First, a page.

Fears of Venezuelan instability increase
PDVSA seeks funds amid economic crisis; Hyper-inflation, shortages and unrest
PDVSA, Venezuela’s state-owned oil company, was expected to go ahead with $4.5 billion of bond issuance at the end of November despite a growing economic crisis in the country and a jump in the yield on Venezuelan debt.
In mid-November, Rafael Ramirez, Venezuela’s oil minister and the president of PDVSA, said the firm would sell $1.5 billion in bonds to the central bank while the remaining $3 billion would be offered to service providers to pay down billions of dollars in accumulated debts. “I don’t think there is any way that PDVSA and the government will cancel the bond offering despite the hike in bond yields,” says Alberto Ramos, Venezuela analyst at Goldman Sachs. “They would lose too much face. We are becoming more and more concerned about the country. It has now entered a hyperinflation situation, and we don’t see the loose monetary dynamics letting up soon. It’s difficult to predict whether there could be a full-blown macroeconomic crisis, but there is a chance of a social unrest as frustrations with the government grow.”
Most of the PDVSA’s issuance will finance operating expenses rather than badly needed investments (Venezuelan oil production has dropped to 2.75 million barrels a day from 3.12 million in 1998). However, Ramirez indicated that a proportion of the funding would be destined for social programmes, indicating that the government might increase its social expenditure in the run-up to key municipal elections on December 8. The government also plans to pay for $600 million of food imports, including milk and live chicks from Colombia with the dollar-denominated bonds.
Some of the funds raised are also earmarked for the Sicad currency auction system, which functions alongside the country’s currency controls. This would be the first time that PDVSA has sold bonds directly to suppliers; previously it has sold them on the open market and repurchased them to pay off contractors.
The note is called PDVSA 2026, but includes maturities in 2024 and 2025; it carries a 6% coupon. The bonds being placed with the central bank will gradually be sold domestically through the Sicad auctions. Bonds sold to suppliers might reach the market sooner, which is a risk given the present low appetite for Venezuelan bonds.
The company has already taken on $10 billion in private loans this year, mostly from China and Russia. Often PDVSA agrees to export oil in return for the loans; in 2012, for example, the company did not receive cash for more than one third of its oil exports. The latest issue means PDVSA would have issued $32 billion in bonds since 2007. The issuance comes at a particularly difficult time for Venezuela. The country now has the world’s highest inflation rate, annualized at 54%, according to the central bank, with the money supply expanding by more than 70% during the past year. Economic growth has been weak this year at 1.19% and shortages of basic goods – including toilet rolls, powdered milk, nappies and toothpaste – have worsened. In mid-November, Nicolas Maduro, the socialist president who succeeded Hugo Chávez after he died in March, ordered the military to take possession of five electronics and appliance stores, belonging to the Daka chain, accusing them of price-fixing. He has declared an economic war on many private-sector businesses, which he accuses of overcharging clients and profiteering.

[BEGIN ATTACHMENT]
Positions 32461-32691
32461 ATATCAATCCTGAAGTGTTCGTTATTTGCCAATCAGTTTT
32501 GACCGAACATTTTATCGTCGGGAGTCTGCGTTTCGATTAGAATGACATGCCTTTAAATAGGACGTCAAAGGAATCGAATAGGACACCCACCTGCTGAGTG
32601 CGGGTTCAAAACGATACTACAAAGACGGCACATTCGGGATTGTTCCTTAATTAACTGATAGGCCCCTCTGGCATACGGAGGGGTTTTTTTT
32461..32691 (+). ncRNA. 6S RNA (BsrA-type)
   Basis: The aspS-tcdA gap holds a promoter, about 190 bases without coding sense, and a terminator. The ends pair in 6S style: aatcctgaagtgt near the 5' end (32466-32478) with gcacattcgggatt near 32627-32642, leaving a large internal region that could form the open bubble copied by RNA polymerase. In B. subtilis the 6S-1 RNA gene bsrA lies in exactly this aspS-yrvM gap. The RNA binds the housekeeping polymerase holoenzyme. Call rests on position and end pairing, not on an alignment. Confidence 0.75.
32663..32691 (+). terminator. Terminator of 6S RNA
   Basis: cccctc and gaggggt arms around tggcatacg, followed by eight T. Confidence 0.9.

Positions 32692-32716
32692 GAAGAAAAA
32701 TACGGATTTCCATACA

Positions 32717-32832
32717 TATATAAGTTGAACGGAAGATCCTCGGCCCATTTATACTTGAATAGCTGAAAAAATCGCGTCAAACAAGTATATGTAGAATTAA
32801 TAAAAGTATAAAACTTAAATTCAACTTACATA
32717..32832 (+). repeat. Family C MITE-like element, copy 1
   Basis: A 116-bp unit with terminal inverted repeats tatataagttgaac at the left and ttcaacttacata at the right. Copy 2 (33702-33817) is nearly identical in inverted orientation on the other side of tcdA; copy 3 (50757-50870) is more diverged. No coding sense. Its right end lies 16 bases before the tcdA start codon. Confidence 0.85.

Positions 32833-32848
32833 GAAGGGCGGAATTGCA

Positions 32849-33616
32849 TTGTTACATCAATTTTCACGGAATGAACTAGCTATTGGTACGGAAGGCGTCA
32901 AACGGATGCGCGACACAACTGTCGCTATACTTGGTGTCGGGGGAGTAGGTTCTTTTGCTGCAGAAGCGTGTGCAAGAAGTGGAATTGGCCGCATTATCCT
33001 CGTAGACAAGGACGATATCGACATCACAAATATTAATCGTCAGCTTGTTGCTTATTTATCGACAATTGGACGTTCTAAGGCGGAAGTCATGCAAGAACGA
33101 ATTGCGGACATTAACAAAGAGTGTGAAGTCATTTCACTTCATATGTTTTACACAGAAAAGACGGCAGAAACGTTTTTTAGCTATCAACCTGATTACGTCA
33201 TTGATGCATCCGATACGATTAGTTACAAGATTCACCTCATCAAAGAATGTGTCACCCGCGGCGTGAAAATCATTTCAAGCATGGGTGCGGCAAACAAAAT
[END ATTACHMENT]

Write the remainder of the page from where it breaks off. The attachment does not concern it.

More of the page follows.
However, this move led to social unrest and pushed yields on PDVSA bonds up to almost 17%, their highest level in two years.
Officially, there are 6.28 Venezuelan bolivars to the US dollar but on the black market it is possible to get up to 55 bolivars to the dollar, probably the biggest difference between official and black-market rates for any country. The central bank’s reserves fell to $21.74 billion in October, from $29.8 billion in January.
Alejandro Arreaza, Venezuela analyst at Barclays, says: “The economy would need a largely contractionary adjustment to stabilize it, which would imply a high political cost for the government.” He says that recent opinion polls show that the economic crisis is starting to dent Maduro’s popularity.
The government’s response has been to escalate its criticism of the private sector. He adds: “The risk we see now is that a strong setback for the government in the December elections could further weaken Maduro’s leadership, limiting the government’s capacity to make the necessary economic adjustments and increasing political and economic uncertainty, which would continue to put pressure on Venezuela/PDVSA curves.”
Barclays says that although the authorities are still expressing willingness to make some economic adjustments after the elections, the risk of an incomplete adjustment is increasing. Such deficient measures would likely maintain the distortions that have been causing the deterioration of Venezuela’s fundamentals.
Despite the growing economic problems, most analysts believe that Venezuela is unlikely to default on any of its debt and most recommend that investors stay on the short part of the oil company’s yield curve (PDVSA 2014), which continues to offer an attractive yield.